She brought her hands together, creating the whoosh of air before the resonate clap. She smiled and wondered if the sound was echoing far over the valley. Perhaps it was, she thought, perhaps it was flying over the large space being heard by birds in the trees until it became nothing more than a speck then nothing at all. She did it again. She doubted the whoosh would hardly echo, but the clap might. She laughed, because valleys and echoes were such a laughable matter to her in the moment and sat down upon the rock. Below a flock of birds erupted from between the trees and flew high into the sky, perhaps, she thought, because her echo had startled them.
"Will you come?" She called to them, but they were too far away, already just dots in the sky. She wondered about what type of birds they were, but she knew nothing about birds and to her knowledge they may have been just as likely to be albatrosses as they were to be pigeons. Birds were not her speciality.
"You're not going to jump are you?"
She turned with a start at the voice behind her, and wondered what the boy was doing walking along the rock.
"Of course not, I'd just slide down if I were to." Just off where her feet dangled there was more rock which she imagined, with a purposeful stance, could create a good slide.
"Oh." He came and peered down beside her, as if to check she wasn't lying. "What were you doing then?"
She almost questioned him about prying, but she was a good-natured girl and didn't mind. "I was watching my echo startle the birds." Perhaps, she thought, that it wasn't her echo that startled them but the boy wouldn't know that.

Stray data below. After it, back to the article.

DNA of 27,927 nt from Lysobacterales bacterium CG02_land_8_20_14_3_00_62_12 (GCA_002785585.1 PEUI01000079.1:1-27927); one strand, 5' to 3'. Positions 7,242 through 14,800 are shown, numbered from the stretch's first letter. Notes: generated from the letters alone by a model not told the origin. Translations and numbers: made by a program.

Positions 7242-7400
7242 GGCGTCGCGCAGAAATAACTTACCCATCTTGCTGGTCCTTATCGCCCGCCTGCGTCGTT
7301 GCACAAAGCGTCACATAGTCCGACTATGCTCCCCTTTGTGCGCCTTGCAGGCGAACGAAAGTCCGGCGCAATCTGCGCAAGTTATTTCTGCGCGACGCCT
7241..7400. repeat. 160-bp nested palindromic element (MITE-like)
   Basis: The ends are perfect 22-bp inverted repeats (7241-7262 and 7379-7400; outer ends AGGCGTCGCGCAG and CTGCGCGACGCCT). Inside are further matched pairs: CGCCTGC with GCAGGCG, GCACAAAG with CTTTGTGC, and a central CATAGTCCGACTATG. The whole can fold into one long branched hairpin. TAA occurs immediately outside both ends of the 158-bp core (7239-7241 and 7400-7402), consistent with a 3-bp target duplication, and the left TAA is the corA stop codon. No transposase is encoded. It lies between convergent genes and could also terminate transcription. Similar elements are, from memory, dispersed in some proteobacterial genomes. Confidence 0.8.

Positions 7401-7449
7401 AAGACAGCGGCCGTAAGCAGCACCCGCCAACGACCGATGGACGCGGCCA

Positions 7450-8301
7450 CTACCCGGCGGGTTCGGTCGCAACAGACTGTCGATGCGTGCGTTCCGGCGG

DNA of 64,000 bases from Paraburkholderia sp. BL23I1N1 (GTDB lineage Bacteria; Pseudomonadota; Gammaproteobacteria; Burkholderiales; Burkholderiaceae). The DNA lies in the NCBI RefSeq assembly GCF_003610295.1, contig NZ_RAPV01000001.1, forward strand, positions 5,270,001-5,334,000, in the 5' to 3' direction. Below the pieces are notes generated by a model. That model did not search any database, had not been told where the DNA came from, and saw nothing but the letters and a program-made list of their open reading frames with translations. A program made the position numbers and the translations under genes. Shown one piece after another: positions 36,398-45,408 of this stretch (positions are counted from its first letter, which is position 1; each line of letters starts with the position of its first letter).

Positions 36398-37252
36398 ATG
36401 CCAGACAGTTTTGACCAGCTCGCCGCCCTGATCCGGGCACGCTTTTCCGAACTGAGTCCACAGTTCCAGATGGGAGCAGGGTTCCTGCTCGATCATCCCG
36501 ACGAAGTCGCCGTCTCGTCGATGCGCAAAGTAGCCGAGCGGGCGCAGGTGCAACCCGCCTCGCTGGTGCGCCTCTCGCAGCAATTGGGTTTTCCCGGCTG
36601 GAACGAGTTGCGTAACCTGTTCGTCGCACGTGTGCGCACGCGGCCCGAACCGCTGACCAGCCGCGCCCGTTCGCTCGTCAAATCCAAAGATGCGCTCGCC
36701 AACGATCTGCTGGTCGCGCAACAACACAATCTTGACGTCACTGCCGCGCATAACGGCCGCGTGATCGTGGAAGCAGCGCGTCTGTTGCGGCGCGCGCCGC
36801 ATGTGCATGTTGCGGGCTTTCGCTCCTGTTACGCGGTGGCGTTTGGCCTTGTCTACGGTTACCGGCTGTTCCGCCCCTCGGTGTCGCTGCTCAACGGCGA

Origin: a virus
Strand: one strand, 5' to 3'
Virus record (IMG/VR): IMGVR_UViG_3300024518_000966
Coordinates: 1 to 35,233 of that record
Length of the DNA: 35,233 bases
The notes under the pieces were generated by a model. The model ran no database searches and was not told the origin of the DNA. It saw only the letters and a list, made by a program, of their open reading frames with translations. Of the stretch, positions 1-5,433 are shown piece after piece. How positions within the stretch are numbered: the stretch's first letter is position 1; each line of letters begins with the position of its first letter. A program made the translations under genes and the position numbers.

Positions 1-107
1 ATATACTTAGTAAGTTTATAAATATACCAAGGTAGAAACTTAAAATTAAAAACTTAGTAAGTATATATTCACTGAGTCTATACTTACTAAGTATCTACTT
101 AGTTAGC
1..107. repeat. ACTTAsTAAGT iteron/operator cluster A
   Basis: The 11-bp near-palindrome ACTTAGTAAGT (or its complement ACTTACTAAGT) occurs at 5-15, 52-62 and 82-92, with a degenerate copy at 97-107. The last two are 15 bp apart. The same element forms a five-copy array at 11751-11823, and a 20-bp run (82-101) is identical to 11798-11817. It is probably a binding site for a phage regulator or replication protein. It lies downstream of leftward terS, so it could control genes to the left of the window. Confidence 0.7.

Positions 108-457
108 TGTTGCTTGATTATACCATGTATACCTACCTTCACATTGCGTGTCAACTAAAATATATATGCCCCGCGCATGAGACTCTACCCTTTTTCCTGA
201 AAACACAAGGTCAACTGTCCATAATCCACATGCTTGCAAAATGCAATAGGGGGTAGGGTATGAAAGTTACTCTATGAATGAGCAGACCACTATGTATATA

"May I watch with you?"
She nodded and he sat down beside her, his feet touching the rock below.
"If I jumped I'd be fine," she said, seeing his feet. "You would be too."
"That's a good thing, if we slip we'll be fine."
She wondered if he was afraid of slipping, with his hands resting on the rock as if to grip it.
"Don't you like heights?"
"No, do you?"
"Without heights there wouldn't be this valley." She smiled. "There wouldn't be trees for the birds to rest nor anything to startle." She laughed. "There would be no echo."
He didn't seem to find the joy that she found but smiled still.
"Show me your echo."
Neither wondered at how an echo could be seem but instead the girl just reached out her hands and brought the air together to reach the resonate clap.
Below a single bird flew into the air.
"There wasn't an echo," he said.
"Your echo travels further than you."
"Not that far."
"You don't know that."
And indeed, he didn't know that, but she knew, that she didn't know how far an echo travelled either.
He paused for a moment as if debating whether it would be juvenile or not but then seemed to shrug inside. Reaching out his hand he brought them together.
Nothing moved down in the valley.
"See," he said. "No echo."
"That's because you didn't do it hard enough. You need to want an echo."
He laughed a small bit inside, wondering at what he was doing. But still, he reached out his hands again. With a swift movement the whoosh came and then the resonate clap.
Down in the valley birds erupted from their trees, flocks upon flocks of them, darting into the sky, flying and soaring as they poured out into the air.
She laughed with complete and utter joy and he joined her at once in her chorus.
"I hardly think there are any birds left there," she said once her laughter had subsided into a smile.
"Perhaps echoes do travel far."
Perhaps, she thought, as they continued to watch the birds, they would be settled again by tomorrow. And perhaps, she hoped, the boy would join her again and together they could create another echo.
"Do you think," he said. "That the birds will ever expect an echo?"
"I'm not sure."
"Will you come tomorrow and try with me?"
And for many more echoes the birds never seemed to expect it.